I’ve made a slew of chana masalas — a Northern Indian chickpea stew with tomatoes — but none have made their way to you because while they’ve all been edible, with bowls licked clean as there are exactly no intersections of chickpeas and tomatoes that I won’t gobble down, I had yet to find The One. Many were closer to a spiced tomato sauce with chickpeas in it; few had the spice assault I was looking for and none had that thing, a sour note, you find in great Indian food but is more elusive to American home cooks with a curry habit.
And then on Saturday night, we finally hit the ball out of the park. A Madhur Jaffrey recipe, with a little tweaking, was exactly what I kept hoping to find in the pot after cooking my way through onion, garlic, ginger, hot peppers and a very long list of spices but had yet to find: chickpeas in the center field, untimid flavor and a sour punch that both comforts you on a brittle 25 degree day but also wakes you from hibernation. We served it, as always, with my favorite Indian-Spiced Potatoes and Cauliflower, some long-grained rice, wedges of toasted store-bought onion flatbread and oh, this too: I was digging in the fridge and came across the remaining Toasted Cumin Crème Fraîche from last month’s Black Bean Soup and whisked it into some whole milk yogurt for a delicious raita-like compliment to the chickpeas.
We stayed in and hung out with Crazy Hairs. We had beer and two guests. If this is the new Saturday night routine, I could get used to it.
About buying spices: If you’re anything like I was a few years ago, you love Indian food but are intimidated by the long list of spices in the recipes that you might not have and the expense of picking them up. Here’s my suggestion: do it. Buy them. Invest. If you like this food, you will be thrilled that you can quality Indian food at home as it strikes your fancy, often from items in your own pantry. Although the spices are an initial investment, the price of the remaining ingredients in Indian recipes (and especially the ones on this site) to be among the most affordable, largely dried beans and lentils, onions and rice — these recipes are a great way to stay on budget.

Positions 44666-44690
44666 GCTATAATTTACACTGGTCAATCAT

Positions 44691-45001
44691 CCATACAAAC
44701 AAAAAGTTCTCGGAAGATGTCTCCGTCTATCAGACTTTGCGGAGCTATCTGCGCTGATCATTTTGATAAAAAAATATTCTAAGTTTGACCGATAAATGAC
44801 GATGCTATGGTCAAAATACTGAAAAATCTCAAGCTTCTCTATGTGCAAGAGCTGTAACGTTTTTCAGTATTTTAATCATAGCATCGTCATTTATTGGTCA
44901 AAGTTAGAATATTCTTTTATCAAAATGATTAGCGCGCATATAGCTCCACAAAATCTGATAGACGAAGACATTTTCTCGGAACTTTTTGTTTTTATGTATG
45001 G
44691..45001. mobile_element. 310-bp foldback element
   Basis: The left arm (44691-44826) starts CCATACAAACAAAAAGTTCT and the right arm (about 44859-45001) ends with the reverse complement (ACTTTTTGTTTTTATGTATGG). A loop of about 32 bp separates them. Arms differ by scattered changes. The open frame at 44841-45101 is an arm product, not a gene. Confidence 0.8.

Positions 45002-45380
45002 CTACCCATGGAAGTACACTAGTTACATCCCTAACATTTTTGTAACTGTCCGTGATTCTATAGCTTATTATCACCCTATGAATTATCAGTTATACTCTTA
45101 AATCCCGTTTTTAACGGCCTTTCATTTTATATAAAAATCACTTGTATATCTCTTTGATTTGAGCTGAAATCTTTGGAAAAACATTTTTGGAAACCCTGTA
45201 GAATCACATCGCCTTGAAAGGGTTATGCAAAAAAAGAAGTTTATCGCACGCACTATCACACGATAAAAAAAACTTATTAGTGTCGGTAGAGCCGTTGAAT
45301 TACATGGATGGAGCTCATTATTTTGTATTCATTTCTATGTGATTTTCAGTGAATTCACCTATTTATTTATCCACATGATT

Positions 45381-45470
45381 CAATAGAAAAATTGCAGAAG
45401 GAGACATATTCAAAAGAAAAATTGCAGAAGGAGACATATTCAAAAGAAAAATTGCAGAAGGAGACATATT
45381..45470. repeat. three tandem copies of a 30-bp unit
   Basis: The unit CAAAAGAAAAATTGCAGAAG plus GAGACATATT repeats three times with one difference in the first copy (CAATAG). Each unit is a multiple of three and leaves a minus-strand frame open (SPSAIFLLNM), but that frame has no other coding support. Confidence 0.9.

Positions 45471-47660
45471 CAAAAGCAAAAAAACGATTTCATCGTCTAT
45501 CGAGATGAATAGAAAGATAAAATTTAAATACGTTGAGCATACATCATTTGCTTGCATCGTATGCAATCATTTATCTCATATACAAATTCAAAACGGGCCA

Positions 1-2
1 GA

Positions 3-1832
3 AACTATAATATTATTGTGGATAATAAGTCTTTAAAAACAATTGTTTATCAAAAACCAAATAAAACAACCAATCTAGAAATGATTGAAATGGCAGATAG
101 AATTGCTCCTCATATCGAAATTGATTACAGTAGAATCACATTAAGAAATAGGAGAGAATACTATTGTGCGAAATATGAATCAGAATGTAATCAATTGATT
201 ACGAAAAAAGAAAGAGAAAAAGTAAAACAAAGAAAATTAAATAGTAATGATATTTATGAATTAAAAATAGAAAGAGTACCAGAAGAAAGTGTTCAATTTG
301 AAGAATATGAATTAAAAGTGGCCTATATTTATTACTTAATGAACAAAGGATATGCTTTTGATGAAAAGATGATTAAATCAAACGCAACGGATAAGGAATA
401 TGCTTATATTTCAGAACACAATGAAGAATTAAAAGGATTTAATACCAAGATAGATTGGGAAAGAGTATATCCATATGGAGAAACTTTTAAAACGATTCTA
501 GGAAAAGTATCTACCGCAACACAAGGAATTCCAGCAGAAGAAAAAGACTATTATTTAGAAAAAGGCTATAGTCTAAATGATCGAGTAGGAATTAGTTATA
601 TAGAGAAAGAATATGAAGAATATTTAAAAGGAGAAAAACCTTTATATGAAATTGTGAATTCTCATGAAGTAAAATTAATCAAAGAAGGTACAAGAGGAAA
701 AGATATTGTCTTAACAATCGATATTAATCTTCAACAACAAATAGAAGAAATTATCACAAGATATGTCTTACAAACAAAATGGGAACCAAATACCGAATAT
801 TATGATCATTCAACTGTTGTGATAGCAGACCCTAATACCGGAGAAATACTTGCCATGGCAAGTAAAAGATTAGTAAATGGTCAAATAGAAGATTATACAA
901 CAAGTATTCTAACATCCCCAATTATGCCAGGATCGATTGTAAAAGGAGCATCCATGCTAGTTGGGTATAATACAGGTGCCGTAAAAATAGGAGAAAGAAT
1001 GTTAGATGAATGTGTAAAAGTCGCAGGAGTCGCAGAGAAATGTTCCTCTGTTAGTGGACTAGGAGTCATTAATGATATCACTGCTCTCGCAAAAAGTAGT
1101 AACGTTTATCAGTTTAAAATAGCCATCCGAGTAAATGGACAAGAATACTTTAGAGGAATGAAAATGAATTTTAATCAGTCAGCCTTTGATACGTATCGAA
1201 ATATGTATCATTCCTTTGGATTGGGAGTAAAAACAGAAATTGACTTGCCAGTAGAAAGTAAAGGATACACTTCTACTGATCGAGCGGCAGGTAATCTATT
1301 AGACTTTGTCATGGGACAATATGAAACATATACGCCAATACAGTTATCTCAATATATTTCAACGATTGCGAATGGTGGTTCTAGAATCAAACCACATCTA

Adapted from a Madhur Jaffrey recipe, which was adapted over here because much to my frustration, I own two Madhur Jaffrey books and this is in neither
This is an intensely spiced bright orange chana masala with a sourish bite that reminded of us the best restaurant versions we’ve tasted. I’m thrilled to finally have a good recipe for it at home.
The major changes I made were simplifying the addition of spices, adding more tomatoes and oh, the recipe calls for a tablespoon of amchoor powder, which I did not have. I looked it up and learned that it was dried unripe mango powder (which sounds so delicious to me, I’m buying it next time I go to Kalustyan’s, who also sells it online), which is clearly a sour flavor, so I upped the lemon juice i used instead. The dish had a nice sour snap at the end, so I will presume this is a good swap.
1 tablespoon vegetable oil
2 medium onions, minced
1 clove garlic, minced
2 teaspoons grated fresh ginger
1 fresh, hot green chili pepper, minced
1 tablespoon ground coriander
2 teaspoons ground cumin
1/2 teaspoon ground cayenne pepper (I used a quarter of this because my cayenne is extremely hot)
1 teaspoon ground turmeric
2 teaspoons cumin seeds, toasted and ground
1 tablespoon amchoor powder (see note)
2 teaspoons paprika
1 teaspoon garam masala
2 cups tomatoes, chopped small or 1 15-ounce can of whole tomatoes with their juices, chopped small
2/3 cup water
4 cups cooked chickpeas or 2 (15-ounce) cans chickpeas, drained and rinsed
1/2 teaspoon salt
1/2 lemon (juiced) (see note; I used a whole lemon to swap for the amchoor powder)
Heat oil in a large skillet. Add onion, garlic, ginger and pepper and sauté over medium heat until browned, about 5 minutes. Turn heat down to medium-low and add the coriander, cumin, cayenne, turmeric, cumin seeds, amchoor (if using it), paprika and garam masala. Cook onion mixture with spiced for a minute or two, then add the tomatoes and any accumulated juices, scraping up any bits that have stuck to the pan. Add the water and chickpeas. Simmer uncovered for 10 minutes, then stir in salt and lemon juice.
Eat up or put a lid on it and reheat it when needed. Curries such as this reheat very well, later or or in the days that follow, should it last that long.